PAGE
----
Ed Ward's Blog Leaves Europe After 20 Years and Returns To The U.S., Another Foreign Country. Currently, This Blog Is In Transition.
Sunday, May 17, 2009
On my Berlin blog, I used to have posts I called "crumbs," which were short, mostly unrelated thises and thats. The word for crumb in French is miette, I see, so that's what this is about. There may well be a better word, and if/when I find it, I'll use it. Meanwhile, onward.
The skies over Montpellier (see above) have been very odd this spring, with, as I understand it, lots more rain than usual, some of it pretty violent. Given the area's reliance on agriculture, particularly wine-grapes, I'm wondering how this, and the forecasted hotter-than-usual next couple of months, will affect the wine being produced this year. My guess, which is totally uninformed, is not so well. Informed speculation, however, welcome.
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It would appear that Americans aren't the only people who don't know a thing about this part of France, if this story from the London Times, which nobly attempts to bring Brits up to speed, is anything to go by. But still, I could improve on it without moving from my palatial apartment, let alone what I could do with a few hundred euros' expense money. It's a place to start, though, for those of you who wonder why anyone would want to live here. But just a start.
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One great mystery I've found while adjusting to cooking here -- as best as I can cook on this teensy-weensy stovetop -- is that there doesn't seem to be any chicken broth for sale in the store. None. In the U.S., you can now buy chicken broth without MSG just about everywhere, and given that a lot of professional chefs use it as an all-purpose band-aid for culinary goofs, not to mention as a base for some sauces, it's hard for me to believe that French home cooks routinely buy and boil chickens just to get this stuff. Especially since, at around €7.50 a kilo, chicken's almost as expensie as cocaine in this country. (Do I need poulet de fermier jaune to make kungpao chicken? No. Does it taste better made with it? Yes. Do I make it as often as I used to? At those prices? Are you nuts?)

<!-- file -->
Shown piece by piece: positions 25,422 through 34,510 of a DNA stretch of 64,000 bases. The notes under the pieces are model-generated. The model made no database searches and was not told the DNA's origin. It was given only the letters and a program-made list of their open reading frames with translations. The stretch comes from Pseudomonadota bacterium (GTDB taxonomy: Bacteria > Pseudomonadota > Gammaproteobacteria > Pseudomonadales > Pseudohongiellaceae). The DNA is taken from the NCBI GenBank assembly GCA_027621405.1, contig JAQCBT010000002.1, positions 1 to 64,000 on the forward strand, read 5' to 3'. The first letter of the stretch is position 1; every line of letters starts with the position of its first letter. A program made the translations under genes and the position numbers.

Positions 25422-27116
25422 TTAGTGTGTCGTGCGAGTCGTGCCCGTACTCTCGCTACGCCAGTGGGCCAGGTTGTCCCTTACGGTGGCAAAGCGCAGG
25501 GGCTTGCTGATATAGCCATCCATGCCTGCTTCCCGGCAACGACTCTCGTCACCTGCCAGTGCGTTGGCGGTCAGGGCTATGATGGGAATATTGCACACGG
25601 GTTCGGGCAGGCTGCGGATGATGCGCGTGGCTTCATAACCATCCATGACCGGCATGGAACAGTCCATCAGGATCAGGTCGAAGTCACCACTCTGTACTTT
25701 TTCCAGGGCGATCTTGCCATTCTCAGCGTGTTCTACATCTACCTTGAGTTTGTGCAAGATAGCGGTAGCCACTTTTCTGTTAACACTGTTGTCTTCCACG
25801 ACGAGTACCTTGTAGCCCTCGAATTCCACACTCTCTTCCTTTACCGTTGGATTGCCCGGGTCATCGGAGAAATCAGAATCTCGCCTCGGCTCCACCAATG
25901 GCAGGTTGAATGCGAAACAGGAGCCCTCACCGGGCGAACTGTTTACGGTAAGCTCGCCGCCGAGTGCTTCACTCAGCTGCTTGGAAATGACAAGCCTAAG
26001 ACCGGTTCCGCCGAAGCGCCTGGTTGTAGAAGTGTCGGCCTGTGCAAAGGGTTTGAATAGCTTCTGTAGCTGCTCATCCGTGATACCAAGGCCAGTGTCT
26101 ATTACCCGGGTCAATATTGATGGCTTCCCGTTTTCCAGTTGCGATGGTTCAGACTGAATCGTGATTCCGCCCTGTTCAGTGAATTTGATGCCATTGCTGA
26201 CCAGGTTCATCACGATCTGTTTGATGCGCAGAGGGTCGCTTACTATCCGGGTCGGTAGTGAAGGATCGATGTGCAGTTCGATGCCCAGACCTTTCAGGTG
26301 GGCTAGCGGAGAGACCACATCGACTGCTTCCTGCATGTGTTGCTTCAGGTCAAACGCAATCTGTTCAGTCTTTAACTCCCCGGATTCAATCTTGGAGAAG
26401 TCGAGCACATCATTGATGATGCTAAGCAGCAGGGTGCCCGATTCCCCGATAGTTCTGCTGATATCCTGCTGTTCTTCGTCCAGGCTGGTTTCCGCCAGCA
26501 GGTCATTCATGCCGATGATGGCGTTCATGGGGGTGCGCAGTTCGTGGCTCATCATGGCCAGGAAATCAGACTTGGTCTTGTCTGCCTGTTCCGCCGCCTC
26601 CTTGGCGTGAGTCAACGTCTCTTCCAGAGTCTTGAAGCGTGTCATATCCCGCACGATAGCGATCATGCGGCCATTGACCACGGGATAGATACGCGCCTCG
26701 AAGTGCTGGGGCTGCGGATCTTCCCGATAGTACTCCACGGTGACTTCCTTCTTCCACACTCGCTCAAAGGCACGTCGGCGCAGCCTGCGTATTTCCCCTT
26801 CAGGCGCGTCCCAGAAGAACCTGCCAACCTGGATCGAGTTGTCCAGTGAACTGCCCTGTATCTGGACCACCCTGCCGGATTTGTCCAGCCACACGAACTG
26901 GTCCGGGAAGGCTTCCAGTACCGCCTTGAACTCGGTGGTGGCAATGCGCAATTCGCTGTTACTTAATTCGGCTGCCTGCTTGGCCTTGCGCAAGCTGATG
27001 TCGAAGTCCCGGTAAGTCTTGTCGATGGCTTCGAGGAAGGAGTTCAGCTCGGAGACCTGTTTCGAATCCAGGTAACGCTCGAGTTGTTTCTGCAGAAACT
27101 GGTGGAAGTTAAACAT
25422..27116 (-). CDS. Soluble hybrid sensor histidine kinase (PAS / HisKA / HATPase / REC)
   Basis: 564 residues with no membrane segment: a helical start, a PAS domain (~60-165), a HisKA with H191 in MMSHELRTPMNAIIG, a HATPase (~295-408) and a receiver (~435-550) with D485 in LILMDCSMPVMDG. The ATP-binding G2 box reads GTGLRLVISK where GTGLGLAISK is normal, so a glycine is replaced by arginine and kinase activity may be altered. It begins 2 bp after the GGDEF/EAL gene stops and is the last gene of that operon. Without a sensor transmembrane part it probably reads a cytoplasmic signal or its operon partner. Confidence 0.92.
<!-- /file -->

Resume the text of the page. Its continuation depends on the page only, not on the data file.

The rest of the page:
I hope someone tells me I've just been looking in the wrong place for this stuff. Boiling half a bio bouillon cube whenever I need some broth is a pain and dirties up one more pan. It doesn't have to be AOC poulet de Bresse broth. Just water with chicken in it.
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One thing we do have here is street art, and I'll be documenting some more of it soon. Meanwhile, this gal, impressively sized, showed up one day and I realized I should shoot her before she peels off. This artist has a number of larger and smaller pieces around, including ones of people playing games, and other portraits. Montpellier's most famous street artist is the guy who took Space Invaders figures and rendered them in mosaic. What I didn't know until Miss Expatria provided a link (which I now can't find), was that he arranged these mosaic tags in such a way that the placement described a huge Space Invader over the map of the area where he laid them. He subsequently went on to do this in numerous other cities (I've seen them in Paris and Berlin, for instance). No doubt by now he's a professor of graffiti at some small French university, oppressing the students.